Pitching an editor or blog owner is much trickier than one would think. Some websites have a specific form where you can submit an article, but most won't have any such form. If you want to write a guest post for a blog or online publication, you will have to pitch a specific person with a query letter. A query letter is a short letter that outlines your article idea, why you should write it, and why the article should be accepted. The letter is only about a page long, but it must include the right info in order to make the right impact with the editor or blog owner. A query letter is the best and the most appropriate way to reach an editor or blog owner.
Below is a sample query letter that I've sent to a publication and landed us the assignment. I've changed the name of the editor and the publication for privacy's sake. For another great sample, check out Kelly James-Enger's blog and her great query letter (complete with comments):
- Make sure the blog or site hasn't already covered your idea recently (which was done in the example above). If your idea is too similar to something already done, then it won't be accepted.
- Take the time to look at previous posts and article. This will give you a sense of the style of writing, the topics they cover, and the type of audience the site caters to. In the example above, taking a look at previous articles also provided the idea for how to take a different angle on the subject.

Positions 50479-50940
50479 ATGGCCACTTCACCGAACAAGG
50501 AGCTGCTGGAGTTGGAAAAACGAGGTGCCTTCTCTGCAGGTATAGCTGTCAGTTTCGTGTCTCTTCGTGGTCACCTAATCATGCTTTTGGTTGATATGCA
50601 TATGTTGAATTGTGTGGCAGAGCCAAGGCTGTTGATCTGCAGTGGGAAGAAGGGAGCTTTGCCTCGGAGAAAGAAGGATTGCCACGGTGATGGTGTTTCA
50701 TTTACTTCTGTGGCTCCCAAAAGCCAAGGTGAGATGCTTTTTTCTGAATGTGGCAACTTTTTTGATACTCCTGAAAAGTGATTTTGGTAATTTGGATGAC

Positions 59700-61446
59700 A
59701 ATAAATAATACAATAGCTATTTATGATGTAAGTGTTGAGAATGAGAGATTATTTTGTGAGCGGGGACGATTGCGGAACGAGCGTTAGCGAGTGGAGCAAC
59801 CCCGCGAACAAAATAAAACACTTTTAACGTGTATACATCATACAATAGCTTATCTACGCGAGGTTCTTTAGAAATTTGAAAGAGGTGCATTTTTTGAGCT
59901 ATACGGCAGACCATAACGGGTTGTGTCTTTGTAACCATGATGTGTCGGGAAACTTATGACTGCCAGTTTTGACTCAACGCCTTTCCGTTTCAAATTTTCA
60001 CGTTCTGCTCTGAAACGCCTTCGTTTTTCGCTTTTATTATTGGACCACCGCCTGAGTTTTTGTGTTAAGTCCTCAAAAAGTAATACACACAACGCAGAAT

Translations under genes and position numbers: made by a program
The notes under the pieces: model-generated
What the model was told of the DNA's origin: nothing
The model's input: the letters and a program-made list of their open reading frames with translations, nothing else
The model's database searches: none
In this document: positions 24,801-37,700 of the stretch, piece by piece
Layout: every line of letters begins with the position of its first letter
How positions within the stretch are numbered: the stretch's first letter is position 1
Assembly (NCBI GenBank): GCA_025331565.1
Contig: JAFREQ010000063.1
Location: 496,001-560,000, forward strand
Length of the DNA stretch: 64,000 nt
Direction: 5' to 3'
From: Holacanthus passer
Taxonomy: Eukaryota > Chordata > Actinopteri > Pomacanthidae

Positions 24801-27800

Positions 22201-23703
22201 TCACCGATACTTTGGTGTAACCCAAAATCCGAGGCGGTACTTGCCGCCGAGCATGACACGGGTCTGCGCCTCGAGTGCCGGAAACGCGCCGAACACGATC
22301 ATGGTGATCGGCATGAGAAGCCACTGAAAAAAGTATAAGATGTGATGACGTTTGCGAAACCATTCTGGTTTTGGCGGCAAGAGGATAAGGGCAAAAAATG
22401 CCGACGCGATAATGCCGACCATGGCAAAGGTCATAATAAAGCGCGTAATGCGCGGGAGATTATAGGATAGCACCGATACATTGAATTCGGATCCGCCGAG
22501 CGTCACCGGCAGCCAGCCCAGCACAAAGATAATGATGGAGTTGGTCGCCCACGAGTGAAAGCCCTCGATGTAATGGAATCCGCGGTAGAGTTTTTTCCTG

- When pitching, never send a completed article, unless it's specified that it's okay. You waste your time writing the article if it ends up being rejected.
- Proofread your query letter, as it is considered a sample of your writing as well as a pitch. Spelling and grammar errors will put your query in the trash bin.
- Don't simply send your query to a general info or editor email. If at all possible, find a specific person to pitch, especially if it's someone who manages or edits the section you wish to write for. If all else fails, send an email to a managing editor or the editor-in-chief.